Seeing Cluster Flies Indoors? Here are Some Prevention Tips.

macro shot of a cluster fly

Are you annoyed by a constant buzzing sound? Cluster flies are a likely culprit. These fall nuisance pests can be seen buzzing around your Portland-area home as the days grow shorter and temperatures drop. Keep an eye out for these large, black flies and learn how to get rid of them before they infest your home. 

What are cluster flies?

Cluster flies get their name based on their habit of forming clusters typically in your wall voids or attics. These pests, are found throughout the U.S., including here in the Pacific Northwest, and are also known as attic flies. They become a nuisance for homeowners in the fall because they want to enter your warm home to hibernate and keep warm. They are also annoying in the spring when they try to leave your home or other outbuildings. 

Cluster flies vs. House files: What’s the difference? 

In general, flies are among the most common and annoying pests. House flies and cluster flies are part of the same order (Diptera: Flies), different families (Muscidae: House flies, Polleniidae: Cluster flies.). House flies like to invade your summer picnics or your kitchen searching for a meal. Cluster flies come around in the fall looking for a place to stay for the winter. 

Cluster flies are slightly larger than houseflies, and they are dark gray with golden hairs on their thoraxes and behind their heads. They also have light patches on their abdomens. In addition to being larger, they are also more sluggish in their movements than house flies. 

Are cluster flies harmful to you or your property? 

Despite being highly annoying, cluster flies won’t cause any damage to your home or property. They are also not considered vector pests meaning they do not commonly spread human diseases. They also do not breed in buildings. They leave their hibernate sites to return outdoors to breed. They are irritating because they can gather near windows in your Olympia-area home, buzzing noisily and flying around. They leave behind a greasy spot when spoiled.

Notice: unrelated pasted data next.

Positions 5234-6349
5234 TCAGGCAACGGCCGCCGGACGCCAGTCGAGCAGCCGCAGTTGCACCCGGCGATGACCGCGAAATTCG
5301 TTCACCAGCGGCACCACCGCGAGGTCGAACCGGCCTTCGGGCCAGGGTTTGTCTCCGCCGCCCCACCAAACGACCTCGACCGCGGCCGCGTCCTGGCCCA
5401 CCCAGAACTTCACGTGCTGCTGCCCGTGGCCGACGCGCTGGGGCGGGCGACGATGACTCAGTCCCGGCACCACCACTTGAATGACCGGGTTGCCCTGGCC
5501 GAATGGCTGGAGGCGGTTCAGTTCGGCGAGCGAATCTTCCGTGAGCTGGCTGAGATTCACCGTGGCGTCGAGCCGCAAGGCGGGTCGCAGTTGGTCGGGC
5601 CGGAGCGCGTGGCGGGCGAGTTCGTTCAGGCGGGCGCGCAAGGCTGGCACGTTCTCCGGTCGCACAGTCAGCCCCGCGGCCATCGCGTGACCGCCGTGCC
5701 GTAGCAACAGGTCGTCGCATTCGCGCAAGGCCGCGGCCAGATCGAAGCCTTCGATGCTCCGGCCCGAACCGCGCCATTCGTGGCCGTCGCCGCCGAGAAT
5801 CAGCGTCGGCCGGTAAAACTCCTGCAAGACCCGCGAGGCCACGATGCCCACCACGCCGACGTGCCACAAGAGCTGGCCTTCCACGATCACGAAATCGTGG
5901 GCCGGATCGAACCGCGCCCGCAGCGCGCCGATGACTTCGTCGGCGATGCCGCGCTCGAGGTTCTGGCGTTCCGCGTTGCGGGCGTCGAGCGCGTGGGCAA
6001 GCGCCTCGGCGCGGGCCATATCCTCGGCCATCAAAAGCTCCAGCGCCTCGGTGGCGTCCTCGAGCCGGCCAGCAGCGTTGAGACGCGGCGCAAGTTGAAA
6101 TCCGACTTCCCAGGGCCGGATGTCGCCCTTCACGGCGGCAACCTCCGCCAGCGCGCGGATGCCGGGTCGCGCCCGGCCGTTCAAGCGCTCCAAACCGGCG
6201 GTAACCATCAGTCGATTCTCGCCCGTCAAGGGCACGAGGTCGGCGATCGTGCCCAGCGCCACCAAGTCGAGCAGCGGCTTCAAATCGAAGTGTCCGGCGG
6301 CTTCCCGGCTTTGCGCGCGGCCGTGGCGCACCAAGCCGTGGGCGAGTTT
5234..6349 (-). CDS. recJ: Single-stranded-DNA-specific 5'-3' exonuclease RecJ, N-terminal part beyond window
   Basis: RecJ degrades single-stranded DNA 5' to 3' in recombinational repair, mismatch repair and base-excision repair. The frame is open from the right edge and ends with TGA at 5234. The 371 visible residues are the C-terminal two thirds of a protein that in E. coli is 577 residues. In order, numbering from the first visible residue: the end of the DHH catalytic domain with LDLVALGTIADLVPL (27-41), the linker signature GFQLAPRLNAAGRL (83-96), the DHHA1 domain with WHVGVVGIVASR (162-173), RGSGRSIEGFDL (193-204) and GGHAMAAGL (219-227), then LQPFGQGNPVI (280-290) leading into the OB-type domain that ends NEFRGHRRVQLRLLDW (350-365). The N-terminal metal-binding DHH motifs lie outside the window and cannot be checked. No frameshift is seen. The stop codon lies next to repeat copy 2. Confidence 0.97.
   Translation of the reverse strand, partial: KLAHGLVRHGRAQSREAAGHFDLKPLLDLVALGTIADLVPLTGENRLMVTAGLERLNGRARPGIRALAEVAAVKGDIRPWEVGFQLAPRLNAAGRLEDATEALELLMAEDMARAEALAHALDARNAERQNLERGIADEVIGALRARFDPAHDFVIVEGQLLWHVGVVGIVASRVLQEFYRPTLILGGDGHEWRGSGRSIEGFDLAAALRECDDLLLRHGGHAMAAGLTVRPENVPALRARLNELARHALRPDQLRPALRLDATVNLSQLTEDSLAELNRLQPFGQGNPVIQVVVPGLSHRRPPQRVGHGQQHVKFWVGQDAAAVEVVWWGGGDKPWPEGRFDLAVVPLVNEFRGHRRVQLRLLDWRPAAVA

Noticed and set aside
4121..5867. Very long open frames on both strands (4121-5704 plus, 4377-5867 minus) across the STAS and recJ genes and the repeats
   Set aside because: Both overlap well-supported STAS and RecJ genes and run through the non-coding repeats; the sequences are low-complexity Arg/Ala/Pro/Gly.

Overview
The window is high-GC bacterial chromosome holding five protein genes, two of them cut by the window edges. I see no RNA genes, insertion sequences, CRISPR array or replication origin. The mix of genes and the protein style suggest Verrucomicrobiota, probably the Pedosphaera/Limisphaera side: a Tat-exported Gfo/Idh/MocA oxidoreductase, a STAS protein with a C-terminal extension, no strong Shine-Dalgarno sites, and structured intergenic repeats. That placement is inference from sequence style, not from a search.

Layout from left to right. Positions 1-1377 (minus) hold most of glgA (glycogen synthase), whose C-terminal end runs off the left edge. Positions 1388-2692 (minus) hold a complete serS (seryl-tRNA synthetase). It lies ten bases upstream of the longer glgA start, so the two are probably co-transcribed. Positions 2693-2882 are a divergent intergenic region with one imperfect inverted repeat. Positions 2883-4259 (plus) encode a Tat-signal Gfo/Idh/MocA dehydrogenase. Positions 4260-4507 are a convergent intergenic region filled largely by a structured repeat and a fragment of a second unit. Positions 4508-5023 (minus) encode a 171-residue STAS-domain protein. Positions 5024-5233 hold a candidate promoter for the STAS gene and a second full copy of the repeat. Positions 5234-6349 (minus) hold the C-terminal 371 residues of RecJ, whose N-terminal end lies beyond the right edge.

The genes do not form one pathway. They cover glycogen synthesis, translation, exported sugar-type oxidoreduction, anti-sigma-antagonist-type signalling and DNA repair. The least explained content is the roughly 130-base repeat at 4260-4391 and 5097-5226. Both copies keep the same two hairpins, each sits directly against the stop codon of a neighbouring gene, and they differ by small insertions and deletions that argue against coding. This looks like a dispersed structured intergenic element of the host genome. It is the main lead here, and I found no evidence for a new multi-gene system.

However, according to Pestworld, the bodies of dead cluster flies can attract other pests such as dermestid beetles (who can damage woolen fabric). You should use a vacuum to get rid of dead, dying, or sluggish cluster flies. Another issue to worry about is that rodents (i.e. mice) like to eat cluster flies, so if you have them in your Vancouver-area home, they can attract rodents looking for food during winter.  

How do cluster flies get in the house?

Cluster flies crawl into homes via cracks and gaps such as eaves, windowsills, and baseboards. They can also crawl under loose-fitting vinyl or aluminum siding. They like to hibernate for the winter in attics, basements, unused rooms, and wall voids.

Cluster flies like to eat nectar, and their larvae or maggots are parasites of earthworms. Earthworms are found everywhere, including here in the Pacific Northwest. This means that cluster fly problems are common around any lawn with a healthy earthworm population.

How to prevent a cluster fly infestation

The best way to prevent a cluster fly infestation is through exclusion, sealing your home and other outbuildings to prevent their entry. Here are some cluster fly prevention tips:

  • Ensure the ongoing maintenance of window and door screens that fit snugly and effectively.
  • Use mesh screens for attic and crawl space vents with a fine enough mesh size to block the entry of adult cluster flies.
  • Eliminate gaps beneath wall siding and around window and door frames by applying caulking and sealing these areas, which serves as a preventive measure against adult cluster fly intrusion.

Cluster flies move slowly and don’t try to escape, so they’re easily caught with a vacuum or a fly swatter. If you use a vacuum cleaner, take out the bag and put it outside to keep the flies from coming back in. 

How to get rid of cluster flies 

Unfortunately, it’s challenging to deal with cluster flies that are already inside your attic and walls. Storebought products such as space sprays and fogs are largely ineffective, and fly paper, fly strips, and bug zappers don’t help either as these pests usually hibernate. The one exception is a professional pest control company. 

Interstate Pest Management is a local company headquartered in Kelso, WA with offices in Olympia, Portland, and Vancouver. If you’re interested in eco-friendly fly control and removal near you, get in touch with us here or call us at (503) 832-4997.